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Bears developing chemistry on defense

After two historically poor seasons and a slow start this year, the Bears defense has shown steady improvement the last two games and intends to keep getting better.

The unit has permitted three touchdowns and compiled six sacks the past two weeks in a loss to the Seahawks and win over the Raiders after allowing nine TDs without recording a sack in back-to-back defeats to the Packers and Cardinals.

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Jarvis Jenkins has recorded three sacks the past two games.

"Our defense has been progressing each and every week," said veteran defensive coordinator Vic Fangio. "We've been getting better and better and had some solid play in there in spite of the three losses. But we are improving."

The defense yielded just 243 yards in last Sunday's win over the Raiders. The last time the Bears permitted fewer yards in a game was in 2012. The past two seasons the defense allowed the most and second-most yards in Bears history with 6,313 in 2013 and 6,033 in 2014.

"We've grown over these last couple weeks," said defensive end Jarvis Jenkins, who has recorded three sacks the past two games after mustering only two in 46 previous NFL games.

"We are tackling better. It's become easier for us because we are getting the schemes as far as what coach Fangio is giving us during the week. We're watching a lot of film and knowing what we are getting during the week. It's been successful."

Holding the Raiders to two field goals in the second half of last Sunday's game enabled the Bears to rally from deficits of 17-16 and 20-19 en route to a 22-20 victory. It was the first time the Bears did not allow a second-half touchdown in nine games dating back to last November.

The mini-resurgence on defense has been led by outside linebacker Pernell McPhee, who registered the first interception of his five-year NFL career against the Raiders.

With two sacks the previous week in Seattle, McPhee is one of only three NFL players with at least two sacks and one interception and he's the first Bears player to accomplish the feat in the first four games of a season since Lance Briggs in 2005.

"[McPhee] played well on Sunday and he's done a decent job all year long," Fangio said. "There are certain aspects in the games he excels in and they came to the surface this past week. And we expect him to be one of our good players not only this year but moving forward."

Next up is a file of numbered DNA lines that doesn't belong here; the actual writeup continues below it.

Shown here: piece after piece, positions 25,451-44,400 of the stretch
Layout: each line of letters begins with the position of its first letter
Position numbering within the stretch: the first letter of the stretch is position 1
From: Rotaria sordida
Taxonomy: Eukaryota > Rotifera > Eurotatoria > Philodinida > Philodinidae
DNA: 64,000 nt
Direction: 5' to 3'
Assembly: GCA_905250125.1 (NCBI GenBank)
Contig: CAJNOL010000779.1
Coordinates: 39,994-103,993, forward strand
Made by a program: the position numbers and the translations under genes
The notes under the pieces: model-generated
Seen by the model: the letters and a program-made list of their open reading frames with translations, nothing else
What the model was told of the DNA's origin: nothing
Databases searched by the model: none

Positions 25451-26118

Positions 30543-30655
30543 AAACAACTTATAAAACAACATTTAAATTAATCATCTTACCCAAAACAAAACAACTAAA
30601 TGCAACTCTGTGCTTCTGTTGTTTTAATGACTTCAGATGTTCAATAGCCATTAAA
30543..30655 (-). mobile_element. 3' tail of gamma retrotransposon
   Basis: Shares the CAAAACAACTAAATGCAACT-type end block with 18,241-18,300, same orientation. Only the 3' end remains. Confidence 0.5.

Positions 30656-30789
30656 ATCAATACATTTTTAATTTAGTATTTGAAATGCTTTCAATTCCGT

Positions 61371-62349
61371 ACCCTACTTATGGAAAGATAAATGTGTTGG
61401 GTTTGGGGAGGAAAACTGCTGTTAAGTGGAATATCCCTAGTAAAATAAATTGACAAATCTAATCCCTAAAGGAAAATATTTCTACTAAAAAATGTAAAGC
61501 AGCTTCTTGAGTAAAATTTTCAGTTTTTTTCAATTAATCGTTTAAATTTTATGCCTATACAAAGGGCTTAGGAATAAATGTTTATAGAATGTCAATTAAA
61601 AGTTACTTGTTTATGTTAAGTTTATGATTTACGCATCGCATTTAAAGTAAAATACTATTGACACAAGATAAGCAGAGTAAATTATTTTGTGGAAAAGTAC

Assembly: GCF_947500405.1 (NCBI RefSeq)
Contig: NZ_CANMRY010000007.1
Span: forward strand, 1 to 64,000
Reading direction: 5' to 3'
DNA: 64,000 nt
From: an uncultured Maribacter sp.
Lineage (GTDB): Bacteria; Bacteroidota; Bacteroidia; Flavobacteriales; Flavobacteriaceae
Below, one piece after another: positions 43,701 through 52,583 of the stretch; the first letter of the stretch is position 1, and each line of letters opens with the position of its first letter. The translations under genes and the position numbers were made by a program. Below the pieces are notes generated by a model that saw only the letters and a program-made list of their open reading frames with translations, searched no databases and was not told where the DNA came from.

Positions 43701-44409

McPhee produced an impact play against the Raiders when he dropped Roy Helu Jr. for a one-yard loss on third-and-one late in the game. Oakland followed by kicking the go-ahead field goal with 2:05 remaining, but McPhee's clutch stop gave the Bears enough time to set up Robbie Gould's game-winning 49-yard field goal with :02 to play.

"Just watching these past couple of games, [McPhee] is recognizing plays fast," Jenkins said. "Like that third-and-one play that he recognized. I remember him making that same play at practice. I guess practice makes perfect as they say."

Although McPhee is in his first season with the Bears, he has already emerged as a team leader.

"He knows that he'll get the ball rolling," Jenkins said. "He comes out with a positive energy trying to get us going and that's been working. Anytime you are confident in what you are doing and how you are playing, that rubs off on other people."

The Bears knew there would be a learning curve on defense with new coaches teaching a new scheme to new players; seven of the 11 starters against the Raiders are in their first season with the team. But the unit appears to be in the process of developing some cohesiveness.

"We're playing better as a unit, starting to make more plays and getting a better grasp not only of the defense but of each other, who we're next to and how we can play off of them," Jenkins said.

"It's all about chemistry," said outside linebacker Sam Acho, another free-agent acquisition who's in his first year with the Bears. "We have a lot of new players; guys we just picked up, traded for, and so on. But we're starting to gel together as a unit and understand each other better."

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